Why is Discretion Important in the Criminal Process? Why is Discretion Important in the Criminal Process? Discretion may be defined as the freedom and ability to recognize, differentiate and make a decision about what is wrong or right (Israel & Wayne, 1993). It is, therefore, a judgment that requires foresight and the application of values and principles to facts available to a decision maker. The judgment may be arrived at by considering opposing versions of the facts and predicting how another party may have judged. In the criminal process, discretion is practiced by magistrates, judges, public officials, prosecutors, police officers as well as the defendants (Israel & Wayne, 1993). This paper will discuss the importance of discretion in the criminal process.
Discretion plays a key role in the criminal process starting from the reporting of crime. The public must take initiative to report criminal activities to the relevant authorities. Studies have shown that there is a discrepancy between committed crimes and reported crimes (Snyder, 1990). This has led to questionable figures released by the official statistics of crime. It is, therefore, of a noble cause that citizens report all witnessed crimes for the authorities to be able to publish reliable information and statistics. Citizens should exercise discretion and realize that no crime is too trivial to be reported or feel embarrassed about. Lack of discretion leads to fear of victimization or reprisal. A significant result of correct statistics is the ability to properly plan strategies to curb crimes and improve the security system (Marc, 1992).
Decisions by the police not to bring into play the criminal process establish the limits of law enforcement (Snyder, 1990). They must use discretion to make choices founded on numerous possibilities of courses of action. The law does not cover every possible crime that may be committed to the required details. Likewise, the training police officers receive cannot entail all the situations they will encounter in the line of duty (Marc, 1992). This is where discretion comes into play in law enforcement. It will help the law enforcers to shun special interests from corrupt individuals such as politicians and perpetrators of domestic violence who walk free after offering bribes. When the police identify a suspect, they must use discretion on deciding how to approach them (Snyder, 1990). A consideration is taken as to whether to arrest or employ alternative procedures like issuing a notice to attend court.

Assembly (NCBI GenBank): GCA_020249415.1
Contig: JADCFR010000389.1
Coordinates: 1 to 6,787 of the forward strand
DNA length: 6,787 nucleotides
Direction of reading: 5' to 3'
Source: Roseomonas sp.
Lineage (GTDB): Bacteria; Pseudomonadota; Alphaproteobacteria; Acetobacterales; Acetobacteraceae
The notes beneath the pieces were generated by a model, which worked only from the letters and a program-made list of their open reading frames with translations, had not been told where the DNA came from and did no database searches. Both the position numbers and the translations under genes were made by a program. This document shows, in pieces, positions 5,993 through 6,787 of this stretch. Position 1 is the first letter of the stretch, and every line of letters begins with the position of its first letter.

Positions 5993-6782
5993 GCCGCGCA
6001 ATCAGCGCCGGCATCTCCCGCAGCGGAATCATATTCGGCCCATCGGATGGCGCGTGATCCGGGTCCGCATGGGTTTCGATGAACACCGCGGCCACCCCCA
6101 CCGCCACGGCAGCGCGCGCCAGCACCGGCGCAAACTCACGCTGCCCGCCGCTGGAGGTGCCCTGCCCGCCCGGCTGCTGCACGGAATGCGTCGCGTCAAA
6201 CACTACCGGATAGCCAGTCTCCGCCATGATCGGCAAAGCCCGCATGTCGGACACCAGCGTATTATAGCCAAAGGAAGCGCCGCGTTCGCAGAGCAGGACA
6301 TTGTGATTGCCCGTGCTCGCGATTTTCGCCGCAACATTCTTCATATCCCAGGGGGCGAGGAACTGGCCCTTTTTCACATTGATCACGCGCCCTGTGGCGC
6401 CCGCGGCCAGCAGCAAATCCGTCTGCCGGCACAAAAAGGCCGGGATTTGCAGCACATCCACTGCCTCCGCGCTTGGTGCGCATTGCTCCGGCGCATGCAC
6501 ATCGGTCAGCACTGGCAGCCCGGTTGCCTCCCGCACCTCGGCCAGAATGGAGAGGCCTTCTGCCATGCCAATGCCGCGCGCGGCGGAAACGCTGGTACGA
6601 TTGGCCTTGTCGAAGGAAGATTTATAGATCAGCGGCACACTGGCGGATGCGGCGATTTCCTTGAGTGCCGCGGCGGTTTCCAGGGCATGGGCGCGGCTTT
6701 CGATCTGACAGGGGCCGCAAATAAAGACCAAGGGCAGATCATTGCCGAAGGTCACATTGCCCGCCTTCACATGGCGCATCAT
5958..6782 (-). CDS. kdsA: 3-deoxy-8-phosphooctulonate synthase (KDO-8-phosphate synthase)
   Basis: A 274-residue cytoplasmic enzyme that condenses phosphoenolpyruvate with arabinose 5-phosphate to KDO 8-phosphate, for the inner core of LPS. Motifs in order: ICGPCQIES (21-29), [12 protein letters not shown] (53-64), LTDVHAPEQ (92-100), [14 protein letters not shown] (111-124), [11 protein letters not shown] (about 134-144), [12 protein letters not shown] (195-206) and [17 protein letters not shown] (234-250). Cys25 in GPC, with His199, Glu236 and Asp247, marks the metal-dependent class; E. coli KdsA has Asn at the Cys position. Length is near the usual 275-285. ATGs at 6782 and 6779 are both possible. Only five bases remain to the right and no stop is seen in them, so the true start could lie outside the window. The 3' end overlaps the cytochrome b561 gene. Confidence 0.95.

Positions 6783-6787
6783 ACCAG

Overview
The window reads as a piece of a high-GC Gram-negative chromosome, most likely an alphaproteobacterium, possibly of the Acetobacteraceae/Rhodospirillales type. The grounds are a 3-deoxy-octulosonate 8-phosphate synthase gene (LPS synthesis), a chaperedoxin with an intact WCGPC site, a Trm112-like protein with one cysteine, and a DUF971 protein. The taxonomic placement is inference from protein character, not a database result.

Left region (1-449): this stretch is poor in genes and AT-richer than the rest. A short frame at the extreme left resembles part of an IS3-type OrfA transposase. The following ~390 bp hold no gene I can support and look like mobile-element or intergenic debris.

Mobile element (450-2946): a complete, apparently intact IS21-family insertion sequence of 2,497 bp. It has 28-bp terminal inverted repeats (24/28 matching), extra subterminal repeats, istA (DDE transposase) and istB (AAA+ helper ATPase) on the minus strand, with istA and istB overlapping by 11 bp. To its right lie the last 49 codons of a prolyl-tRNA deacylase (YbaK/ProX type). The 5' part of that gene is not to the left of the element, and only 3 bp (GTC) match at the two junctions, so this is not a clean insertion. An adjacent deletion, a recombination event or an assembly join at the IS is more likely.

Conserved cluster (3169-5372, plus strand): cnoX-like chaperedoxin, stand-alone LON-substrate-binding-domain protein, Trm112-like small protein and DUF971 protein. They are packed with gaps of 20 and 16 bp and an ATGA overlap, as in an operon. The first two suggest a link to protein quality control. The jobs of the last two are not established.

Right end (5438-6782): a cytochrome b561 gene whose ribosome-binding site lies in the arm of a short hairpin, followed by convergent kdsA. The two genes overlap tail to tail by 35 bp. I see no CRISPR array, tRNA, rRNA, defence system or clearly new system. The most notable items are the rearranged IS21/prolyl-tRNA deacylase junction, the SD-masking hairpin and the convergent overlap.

Judges and magistrates need to exercise utmost discretion when hearing a matter placed before them in all stages of the case (Marc, 1992). Admissibility of evidence is one key stage. The judges and magistrates may decide to reject pertinent evidence if the admission is unfair or obtained improperly and unlawfully. Since discretion is a function of judgment, fairness must be the guideline judges use to admit evidence and make decisions. In sentencing, discretion will determine the permissible penalty as the legislature prescribes (Marc, 1992). It is the judges’ duty of discretion to give it the right magnitude in consideration of the crime, the offender, subjective and objective elements necessary for handing the penalty (Snyder, 1990).
In conclusion, discretion is a fundamental ingredient in any criminal process. All decisions and judgments prescribed by the law are chosen through a process of discretion in a manner that will make them fair to the human race. Both criminals and their victims are handed judgment and compensation respectively through the discretion of those placed in authority to oversee justice (Snyder, 1990).
Israel, J. H., Yale, K., & Wayne, R. L. (1993). Criminal procedure and the constitution. Minnesota: West.
Marc, M. A. (1992). Rethinking the constitutional right to a criminal appeal. California: University of California.
Snyder, E. A. (1990). The effect of higher criminal penalties on antitrust enforcement. Journal of Law and Economics, 33(2).